Hamburg City Council met last week and covered a myriad of topics including surveillance cameras, city water rates, and park funding.
Council member Derenda Stanley asked Chief Johnny Oliver if the police department was up to speed on the city park’s surveillance cameras, and Oliver said that they were, with the exception of the five cameras on Entergy poles.
Oliver said he would be contacting Entergy’s legal department again to speed the process up as much as possible.
Director of Public Works Jimmy Hargis told council that there had been a request for water by Crossroads Cemetery, as well as one by a farmer for water at the location of their combination tomato shed and farmer’s market they are constructing next to Morris trucking by the airport.
Hargis provided the council with a copy of Act 605 of 2021 titled “Oversight of Retail Water Providers.”
He told the council that a rate study would have to be performed soon, and that a committee would have to be formed under the parameters outlined in Act 605; which states that “the municipality must establish a non-voting advisory committee to advise the municipality in water system matters.”
He also said that council members would have to complete training, with the exception outlined in Act 605, which states, “A member with 10 years or more service on the governing board is exempt from training.”
The training can be taken via Zoom meeting or on the Internet, with two dates provided for each method.
Mayor David Streeter said the rate study is not to determine if the city is paying too much, rather it is intended to ensure the city is charging enough for its services that it could cover the cost of repairs to its system if they were required.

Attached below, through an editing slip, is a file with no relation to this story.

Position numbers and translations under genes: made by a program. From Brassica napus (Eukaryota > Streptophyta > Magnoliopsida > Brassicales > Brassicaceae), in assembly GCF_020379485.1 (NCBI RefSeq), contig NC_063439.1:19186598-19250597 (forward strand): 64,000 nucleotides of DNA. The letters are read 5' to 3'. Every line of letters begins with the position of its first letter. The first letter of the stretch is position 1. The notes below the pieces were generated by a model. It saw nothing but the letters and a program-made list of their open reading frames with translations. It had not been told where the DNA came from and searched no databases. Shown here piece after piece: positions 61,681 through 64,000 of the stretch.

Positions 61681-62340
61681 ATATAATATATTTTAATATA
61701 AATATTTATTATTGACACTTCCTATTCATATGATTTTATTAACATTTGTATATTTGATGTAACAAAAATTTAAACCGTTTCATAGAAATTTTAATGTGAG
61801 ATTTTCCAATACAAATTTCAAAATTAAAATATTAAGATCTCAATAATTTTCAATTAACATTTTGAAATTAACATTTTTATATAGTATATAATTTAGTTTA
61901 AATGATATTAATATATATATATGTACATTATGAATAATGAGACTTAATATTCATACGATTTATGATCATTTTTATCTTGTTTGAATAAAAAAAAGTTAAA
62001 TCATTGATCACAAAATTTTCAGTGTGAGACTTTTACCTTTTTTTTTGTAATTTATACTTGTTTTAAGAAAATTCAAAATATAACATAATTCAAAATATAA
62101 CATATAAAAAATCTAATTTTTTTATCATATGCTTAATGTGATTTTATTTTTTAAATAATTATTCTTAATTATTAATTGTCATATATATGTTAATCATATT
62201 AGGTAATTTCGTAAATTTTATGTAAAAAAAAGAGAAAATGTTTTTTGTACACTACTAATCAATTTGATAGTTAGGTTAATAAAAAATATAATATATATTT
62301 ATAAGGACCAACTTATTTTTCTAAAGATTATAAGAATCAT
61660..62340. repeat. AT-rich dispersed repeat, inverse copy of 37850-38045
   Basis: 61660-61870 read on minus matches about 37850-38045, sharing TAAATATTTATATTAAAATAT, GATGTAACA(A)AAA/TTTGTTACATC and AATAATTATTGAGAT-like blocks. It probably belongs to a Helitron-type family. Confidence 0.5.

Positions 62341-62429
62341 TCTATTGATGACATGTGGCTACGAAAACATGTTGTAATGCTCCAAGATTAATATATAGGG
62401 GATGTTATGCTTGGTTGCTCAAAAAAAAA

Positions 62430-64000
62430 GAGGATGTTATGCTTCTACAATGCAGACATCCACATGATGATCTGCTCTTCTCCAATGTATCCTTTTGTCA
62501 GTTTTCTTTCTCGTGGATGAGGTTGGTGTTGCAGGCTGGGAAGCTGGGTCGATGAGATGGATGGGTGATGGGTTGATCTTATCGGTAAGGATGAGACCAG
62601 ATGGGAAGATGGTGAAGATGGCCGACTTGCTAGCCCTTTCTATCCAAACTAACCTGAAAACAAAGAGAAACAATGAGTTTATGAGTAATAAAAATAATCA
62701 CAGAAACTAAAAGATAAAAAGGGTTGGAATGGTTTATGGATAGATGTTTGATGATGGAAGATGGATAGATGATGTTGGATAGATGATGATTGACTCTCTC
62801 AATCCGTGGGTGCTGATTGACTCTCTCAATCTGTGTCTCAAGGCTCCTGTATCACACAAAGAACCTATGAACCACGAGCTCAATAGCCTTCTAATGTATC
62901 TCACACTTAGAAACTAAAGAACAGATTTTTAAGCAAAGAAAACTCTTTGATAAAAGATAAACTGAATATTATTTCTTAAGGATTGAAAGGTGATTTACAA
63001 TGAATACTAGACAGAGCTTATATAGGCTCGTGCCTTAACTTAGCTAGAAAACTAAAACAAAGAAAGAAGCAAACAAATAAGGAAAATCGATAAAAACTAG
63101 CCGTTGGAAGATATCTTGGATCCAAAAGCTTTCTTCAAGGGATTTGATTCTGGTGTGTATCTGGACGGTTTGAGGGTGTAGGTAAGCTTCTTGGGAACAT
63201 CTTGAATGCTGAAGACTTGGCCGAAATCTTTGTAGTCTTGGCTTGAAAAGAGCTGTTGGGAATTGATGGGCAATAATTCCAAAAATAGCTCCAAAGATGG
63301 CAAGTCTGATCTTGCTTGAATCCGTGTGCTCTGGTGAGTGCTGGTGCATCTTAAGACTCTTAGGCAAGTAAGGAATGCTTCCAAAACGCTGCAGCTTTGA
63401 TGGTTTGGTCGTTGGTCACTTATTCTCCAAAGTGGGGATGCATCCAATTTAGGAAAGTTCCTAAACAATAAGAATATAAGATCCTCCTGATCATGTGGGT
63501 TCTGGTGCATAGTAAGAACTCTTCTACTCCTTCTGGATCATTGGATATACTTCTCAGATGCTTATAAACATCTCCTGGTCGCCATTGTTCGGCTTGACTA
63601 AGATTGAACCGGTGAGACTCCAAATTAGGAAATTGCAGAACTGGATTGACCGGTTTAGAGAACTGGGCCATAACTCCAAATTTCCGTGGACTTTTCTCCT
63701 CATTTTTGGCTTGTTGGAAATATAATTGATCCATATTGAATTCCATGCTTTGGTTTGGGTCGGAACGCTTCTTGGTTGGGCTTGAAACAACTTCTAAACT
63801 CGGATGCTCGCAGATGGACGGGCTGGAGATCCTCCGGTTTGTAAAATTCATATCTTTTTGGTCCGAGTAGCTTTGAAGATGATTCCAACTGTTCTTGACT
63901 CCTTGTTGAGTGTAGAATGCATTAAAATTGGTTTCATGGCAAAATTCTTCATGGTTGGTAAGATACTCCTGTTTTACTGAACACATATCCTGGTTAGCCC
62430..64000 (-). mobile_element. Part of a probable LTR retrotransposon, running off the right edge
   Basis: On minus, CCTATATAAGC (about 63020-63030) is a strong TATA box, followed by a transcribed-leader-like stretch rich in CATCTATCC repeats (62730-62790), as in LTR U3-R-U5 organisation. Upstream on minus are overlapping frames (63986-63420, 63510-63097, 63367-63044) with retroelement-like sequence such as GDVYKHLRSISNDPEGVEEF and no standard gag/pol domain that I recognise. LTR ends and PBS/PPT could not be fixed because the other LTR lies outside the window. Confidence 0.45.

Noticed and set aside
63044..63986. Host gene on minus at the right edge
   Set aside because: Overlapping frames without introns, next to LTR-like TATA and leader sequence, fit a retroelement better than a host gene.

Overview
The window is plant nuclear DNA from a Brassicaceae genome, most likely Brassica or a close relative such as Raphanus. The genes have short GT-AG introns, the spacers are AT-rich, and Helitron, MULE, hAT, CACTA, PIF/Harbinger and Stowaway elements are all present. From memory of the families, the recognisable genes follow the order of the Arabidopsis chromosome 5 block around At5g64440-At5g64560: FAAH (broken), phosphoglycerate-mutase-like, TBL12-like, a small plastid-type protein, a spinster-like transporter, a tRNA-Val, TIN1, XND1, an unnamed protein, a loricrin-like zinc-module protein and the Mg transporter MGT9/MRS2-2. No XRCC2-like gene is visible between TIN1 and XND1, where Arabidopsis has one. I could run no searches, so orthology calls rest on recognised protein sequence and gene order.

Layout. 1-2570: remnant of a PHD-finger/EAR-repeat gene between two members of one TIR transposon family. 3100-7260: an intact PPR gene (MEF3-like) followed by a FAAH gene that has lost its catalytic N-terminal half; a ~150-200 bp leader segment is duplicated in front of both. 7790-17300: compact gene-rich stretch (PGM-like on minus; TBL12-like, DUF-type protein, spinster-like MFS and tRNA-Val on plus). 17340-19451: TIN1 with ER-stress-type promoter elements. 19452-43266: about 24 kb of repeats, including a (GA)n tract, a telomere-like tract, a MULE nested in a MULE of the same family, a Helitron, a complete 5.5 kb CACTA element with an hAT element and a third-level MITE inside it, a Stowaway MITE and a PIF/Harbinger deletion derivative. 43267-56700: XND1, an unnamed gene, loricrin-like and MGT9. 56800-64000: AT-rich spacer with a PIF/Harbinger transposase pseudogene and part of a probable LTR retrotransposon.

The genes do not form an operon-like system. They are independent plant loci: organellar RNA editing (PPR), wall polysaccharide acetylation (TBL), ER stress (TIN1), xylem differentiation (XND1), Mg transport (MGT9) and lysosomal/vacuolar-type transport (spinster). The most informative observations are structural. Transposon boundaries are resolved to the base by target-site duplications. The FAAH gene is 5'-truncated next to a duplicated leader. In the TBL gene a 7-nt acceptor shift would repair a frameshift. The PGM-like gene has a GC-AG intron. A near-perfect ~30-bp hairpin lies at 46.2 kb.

Hargis said that based on their population size, the city has until 2024 to perform the rate study, but that it is necessary to get it completed, because failure to do so may cause the city to receive a designation of “being under fiscal duress,” according to Act 605.
Hargis also reported to council that the work being performed on the water tanks is still in progress.
After the sandblasting and painting process was completed on the tank by city hall, some leaks in the rivets were discovered, and the company is returning to repair those leaks.
Hargis said the city plans on changing inlets on the tanks to some that are supposed to provide more aeration to the water.
Also during the meeting, Stanley asked the council for reallocation of funds in the Norman and Pine Street park budgets to be used for covering the costs of some projects the Economic Development Team has in the works for the square.
She said the EDT has been “trying to spend wisely while upgrading Hamburg,” adding that they have “received a lot of feedback on the beauty of the square.”
Council member Daniel Shelton said he wanted to be sure that the Pine Street Park would not need the funds immediately for their own decorations, and suggested speaking with that park board before taking action, and Streeter agreed.
City Clerk Peggy Akers looked back at expenditures and informed the council that the Pine Street Park did not use the funds for anything last year.